DIAGNOSIS Cerebellar pleomorphic xanthoastrocytoma
A differential diagnosis based on imaging alone would include juvenile pilocytic astrocytoma (JPA), a common cerebellar tumor in the pediatric population, and ependymoma, given the lesion's association with the fourth ventricle. Expanding the radiologic differential to include other lesions of the cyst/mural nodule variety would include ganglioglioma, hemangioblastoma and pleomorphic xanthoastrocytoma (PXA). Medulloblastoma might be considered in this midline cerebellar mass in a young man, but cysts are unusual in medulloblastomas. On histologic grounds, a diagnosis of JPA is not fitting for a tumor with such abundant cellularity, extreme pleomorphism and lack of microcystic architecture. The lesion is clearly not a "small round blue cell tumor" like medulloblastoma. Ependymomas should show perivascular pseudorosettes, even in the rare giant cell ependymoma. The tumor has neither the fine diffuse vascular network of a hemangioblastoma, nor cells with clear-lipidized cytoplasm. Gangliogliomas have synaptophysin or neurofilament immunoreactivity, features absent in this tumor. Other neoplasms with similar cytology include glioblastoma and metastatic melanoma, but features such as increased mitotic activity, endothelial proliferation and necrosis are not present in this low-grade neoplasm. Malignant histiocytic neoplasms may enter the differential but are exceedingly rare in the central nervous system and lack GFAP. Therefore, the diagnosis for this cerebellar neoplasm is PXA.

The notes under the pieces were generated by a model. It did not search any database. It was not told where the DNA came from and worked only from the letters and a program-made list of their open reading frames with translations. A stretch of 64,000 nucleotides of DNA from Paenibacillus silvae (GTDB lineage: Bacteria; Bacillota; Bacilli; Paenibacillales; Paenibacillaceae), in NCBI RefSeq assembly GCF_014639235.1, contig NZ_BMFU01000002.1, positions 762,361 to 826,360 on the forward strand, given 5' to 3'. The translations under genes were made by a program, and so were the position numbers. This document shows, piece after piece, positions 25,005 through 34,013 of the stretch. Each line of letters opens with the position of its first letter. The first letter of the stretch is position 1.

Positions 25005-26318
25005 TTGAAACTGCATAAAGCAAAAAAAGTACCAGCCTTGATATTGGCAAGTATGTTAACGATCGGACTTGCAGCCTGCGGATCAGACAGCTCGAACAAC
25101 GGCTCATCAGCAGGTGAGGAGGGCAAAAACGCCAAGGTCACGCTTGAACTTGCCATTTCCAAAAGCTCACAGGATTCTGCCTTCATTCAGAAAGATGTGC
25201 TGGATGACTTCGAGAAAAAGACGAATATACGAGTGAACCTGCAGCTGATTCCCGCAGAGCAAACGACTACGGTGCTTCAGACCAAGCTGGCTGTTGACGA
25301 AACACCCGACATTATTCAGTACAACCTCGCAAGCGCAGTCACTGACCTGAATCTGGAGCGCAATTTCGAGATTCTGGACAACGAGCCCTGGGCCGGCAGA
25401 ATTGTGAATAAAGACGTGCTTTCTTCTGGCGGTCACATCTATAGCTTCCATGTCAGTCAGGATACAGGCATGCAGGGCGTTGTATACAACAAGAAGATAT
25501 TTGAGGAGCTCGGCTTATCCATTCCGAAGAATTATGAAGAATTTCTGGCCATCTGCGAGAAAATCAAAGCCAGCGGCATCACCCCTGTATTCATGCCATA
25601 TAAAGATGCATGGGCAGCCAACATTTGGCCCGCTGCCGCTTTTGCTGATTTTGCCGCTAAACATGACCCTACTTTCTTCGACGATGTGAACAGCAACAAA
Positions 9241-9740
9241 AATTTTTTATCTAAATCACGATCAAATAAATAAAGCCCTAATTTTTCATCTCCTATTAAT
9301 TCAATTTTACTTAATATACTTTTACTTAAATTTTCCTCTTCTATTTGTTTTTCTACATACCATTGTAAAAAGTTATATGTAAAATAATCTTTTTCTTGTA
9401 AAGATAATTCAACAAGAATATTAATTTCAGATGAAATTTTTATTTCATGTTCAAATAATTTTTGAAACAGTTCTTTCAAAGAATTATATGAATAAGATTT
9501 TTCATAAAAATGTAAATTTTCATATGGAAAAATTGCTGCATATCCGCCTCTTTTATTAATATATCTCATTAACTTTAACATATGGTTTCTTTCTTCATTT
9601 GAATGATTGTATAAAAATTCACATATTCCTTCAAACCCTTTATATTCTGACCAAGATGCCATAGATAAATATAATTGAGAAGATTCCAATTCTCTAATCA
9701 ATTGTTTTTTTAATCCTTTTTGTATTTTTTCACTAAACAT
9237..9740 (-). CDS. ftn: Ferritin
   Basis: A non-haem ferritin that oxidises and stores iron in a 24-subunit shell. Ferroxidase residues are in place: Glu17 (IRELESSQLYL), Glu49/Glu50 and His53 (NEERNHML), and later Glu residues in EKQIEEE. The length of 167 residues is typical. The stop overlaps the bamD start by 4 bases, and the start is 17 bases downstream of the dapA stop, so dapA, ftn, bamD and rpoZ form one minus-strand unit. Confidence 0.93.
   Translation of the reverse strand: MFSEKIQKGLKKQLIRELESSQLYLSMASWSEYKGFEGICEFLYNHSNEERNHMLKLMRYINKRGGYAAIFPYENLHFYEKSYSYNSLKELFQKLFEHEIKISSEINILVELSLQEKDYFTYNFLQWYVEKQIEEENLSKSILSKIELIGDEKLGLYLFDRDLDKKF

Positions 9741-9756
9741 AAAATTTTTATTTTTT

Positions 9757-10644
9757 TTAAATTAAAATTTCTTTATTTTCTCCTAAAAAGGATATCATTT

PXA was first recognized as a distinct type of astrocytoma by Kepes, et al, in 1979. Most patients are adolescents or young adults who present with seizures. Though typically regarded as superficial meningocerebral neoplasms, PXAs have occurred in the cerebellum, as in this case, and other unusual locations such as spinal cord (3,7) and retina (8). Sixteen cases of cerebellar PXA, including the present case, have been described in the literature, six of which showed combined features of PXA and ganglioglioma and two others with oligodendroglioma (2). Of the previously reported cases of cerebellar PXA, most have occurred in adults, and the range of age at diagnosis was 3 months to 68 years (2). Of the cases of cerebellar PXA with clinical follow-up, only two had poor outcomes with patient death 17.5 months and 3 years after presentation, and both tumors had oligodendroglial components (2). While conventional PXA is a WHO grade II lesion, findings such as necrosis and/ or greater that 5 mitotic figures per 10 high power fields are generally regarded as anaplastic features (5). A study of 71 predominately supratentorial PXAs confirmed the overall favorable prognosis of PXA and showed that extent of resection and mitotic index were the main predictors of recurrence free survival and overall survival (1). Genetic changes associated with infiltrating gliomas (i.e., TP53 mutation, loss of CDKN2A, amplification of CDK4, MDM or EGFR, and loss of heterozygosity at chromosomes 9p, 10, and 17) are rare to absent in cerebral PXAs according to one study (4). To our knowledge, there are no studies addressing prognostic markers or molecular features specific for cerebellar PXA. This case stresses the importance of including PXA in the differential diagnosis of a cerebellar lesion.
Contributed by Gabrielle A. Yeaney, MD, Siobhan M. O'Connor, MD, Brian T. Jankowitz, MD, Ronald L. Hamilton, MD